The Smell and the Feel of Hanoks: A Visit to Bukchon Hanok Village

Posted on September 5, 2011


Last summer vacation, I was looking for places to see and things to do for free. Once again, the world wide web had been very helpful and so I invited my friend to go and visit this place I found in the net– Bukchon Hanok Village.

Bukchon Hanok Village is among the popular places to visit for tourists here in Korea not just because you will see their traditional houses there but because it had been used as a filming location for several popular Korean Dramas like Personal Taste.

Choong Ang High School- filming location for Winter Sonata which makes it popular for Japanese tourists

In the drama Personal Taste, this is known as the Sanggojae.

Little did I know that I would be visiting the same place twice and a week apart. The first time was with my friend and we were fortunate that the weather was good when we visited. Second was during the Real Touch Korea Seoul Tour and it was raining.

Walking around the village made me remember a place in the Philippines– Calle Crisologo in Vigan, Ilocos Sur. The place has been preserved to show people how houses and streets look like during the Spanish Era and so it was declared as a UNESCO World Heritage Site.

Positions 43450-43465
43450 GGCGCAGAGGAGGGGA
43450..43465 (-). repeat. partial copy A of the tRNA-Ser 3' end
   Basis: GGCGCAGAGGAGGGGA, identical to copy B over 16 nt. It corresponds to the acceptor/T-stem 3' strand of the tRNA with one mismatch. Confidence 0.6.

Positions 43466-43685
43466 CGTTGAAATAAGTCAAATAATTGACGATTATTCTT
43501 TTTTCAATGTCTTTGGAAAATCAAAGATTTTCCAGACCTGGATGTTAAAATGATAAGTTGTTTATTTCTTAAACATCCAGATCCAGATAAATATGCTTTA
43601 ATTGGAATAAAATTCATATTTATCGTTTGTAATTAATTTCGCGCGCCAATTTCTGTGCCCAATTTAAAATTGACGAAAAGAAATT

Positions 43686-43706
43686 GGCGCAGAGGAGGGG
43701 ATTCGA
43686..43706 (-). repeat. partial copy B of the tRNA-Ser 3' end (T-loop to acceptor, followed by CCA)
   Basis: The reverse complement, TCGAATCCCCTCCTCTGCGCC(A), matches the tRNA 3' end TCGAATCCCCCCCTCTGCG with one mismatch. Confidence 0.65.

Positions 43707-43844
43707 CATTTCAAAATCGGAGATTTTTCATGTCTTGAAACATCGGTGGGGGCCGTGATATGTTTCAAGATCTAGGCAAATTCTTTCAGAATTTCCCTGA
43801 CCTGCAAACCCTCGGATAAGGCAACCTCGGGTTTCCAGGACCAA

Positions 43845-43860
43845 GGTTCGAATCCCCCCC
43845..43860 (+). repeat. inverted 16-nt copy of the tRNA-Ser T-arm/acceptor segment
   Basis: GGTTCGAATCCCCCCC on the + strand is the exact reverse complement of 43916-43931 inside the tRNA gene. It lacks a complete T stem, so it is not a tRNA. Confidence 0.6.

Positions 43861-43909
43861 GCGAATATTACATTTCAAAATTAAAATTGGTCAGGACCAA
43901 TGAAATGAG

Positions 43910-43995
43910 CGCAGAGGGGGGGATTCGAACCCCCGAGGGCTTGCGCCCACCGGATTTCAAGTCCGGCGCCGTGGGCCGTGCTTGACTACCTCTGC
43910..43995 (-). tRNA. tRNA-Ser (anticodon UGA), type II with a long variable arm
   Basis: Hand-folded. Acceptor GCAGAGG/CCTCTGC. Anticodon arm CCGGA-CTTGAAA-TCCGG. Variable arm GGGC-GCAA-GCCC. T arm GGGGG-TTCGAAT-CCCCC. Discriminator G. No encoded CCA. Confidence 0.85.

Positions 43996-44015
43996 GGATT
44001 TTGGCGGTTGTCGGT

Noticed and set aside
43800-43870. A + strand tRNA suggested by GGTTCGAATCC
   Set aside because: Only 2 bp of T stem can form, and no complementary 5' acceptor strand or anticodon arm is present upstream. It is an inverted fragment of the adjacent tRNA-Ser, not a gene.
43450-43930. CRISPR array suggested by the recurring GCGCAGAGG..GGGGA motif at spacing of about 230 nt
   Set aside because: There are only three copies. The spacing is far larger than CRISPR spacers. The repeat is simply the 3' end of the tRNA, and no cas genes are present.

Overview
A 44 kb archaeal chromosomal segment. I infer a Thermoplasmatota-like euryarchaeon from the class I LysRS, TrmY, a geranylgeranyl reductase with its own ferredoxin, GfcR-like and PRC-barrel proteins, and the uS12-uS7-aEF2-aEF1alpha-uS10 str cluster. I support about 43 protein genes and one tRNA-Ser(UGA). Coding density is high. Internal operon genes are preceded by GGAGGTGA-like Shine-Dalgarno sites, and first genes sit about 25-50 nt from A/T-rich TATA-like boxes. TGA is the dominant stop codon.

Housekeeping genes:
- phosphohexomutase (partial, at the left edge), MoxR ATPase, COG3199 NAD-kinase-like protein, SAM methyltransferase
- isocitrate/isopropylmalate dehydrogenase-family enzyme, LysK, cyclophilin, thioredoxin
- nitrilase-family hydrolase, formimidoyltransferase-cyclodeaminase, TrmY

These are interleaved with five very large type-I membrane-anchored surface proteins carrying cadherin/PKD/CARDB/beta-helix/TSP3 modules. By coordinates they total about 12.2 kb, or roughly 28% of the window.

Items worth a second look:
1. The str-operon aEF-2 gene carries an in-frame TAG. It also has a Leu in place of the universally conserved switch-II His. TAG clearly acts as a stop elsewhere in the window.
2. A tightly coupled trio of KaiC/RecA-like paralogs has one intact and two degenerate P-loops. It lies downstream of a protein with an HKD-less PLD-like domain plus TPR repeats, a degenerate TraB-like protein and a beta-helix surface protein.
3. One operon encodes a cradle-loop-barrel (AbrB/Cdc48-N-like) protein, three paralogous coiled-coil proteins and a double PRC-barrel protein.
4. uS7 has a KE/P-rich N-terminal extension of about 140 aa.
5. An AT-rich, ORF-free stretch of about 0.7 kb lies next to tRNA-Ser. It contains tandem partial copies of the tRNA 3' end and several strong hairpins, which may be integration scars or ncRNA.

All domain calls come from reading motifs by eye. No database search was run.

Bukchon Hanok Village doesn’t really feel like very old anymore. I think because most of the houses there had been remodeled to incorporate a touch of modernity. Observing how big, beautiful and secured the hanoks are I can easily tell that the residents there are rich people.

During the Real Touch Korea Tour, we had a chance to visit Chung Won San Bang, a museum owned by Mr. Sim- Yong-sik, who is well known for making traditional windows and doors.  As soon as I got inside, I smelled a familiar scent. I tried so hard to recall where I smelled it before but I know I smelled it a lot of times. Then, the museum staff explained that what we can smell is the scent of the Pine wood which is usually used in making hanoks. She said that it smells very strong even if the house was built decades ago because they are not using any chemicals. After her explanation, I suddenly remembered where I smelled the same scent– inside a sauna.

I wish I could show you the picture of what amused me in that museum aside from the scent but taking pictures is not allowed. The doors inside acts a room divider but when the need for a bigger room arises you can just fold the doors and you can hang it. I may describe it lamely but Mr. Sim is nothing but ingenious.

Visting the village would also show you how Korea is gearing towards becoming a tourist friendly place. There are people wandering around the area wearing red uniforms asking tourists whether they can help them with whatever.

Another creative idea that is featured in the village is the presence of photo spots. These are guides to get great pictures in the village. In Bukchon’s Tourist Map they are represented by purple dots.

As we pass by each hanok, I was secretly thinking that if I have the chance to build my own house I want to apply some of its style. I can’t help but be impressed with how carefully hanoks have been crafted.

Posted in: Korea, Seoul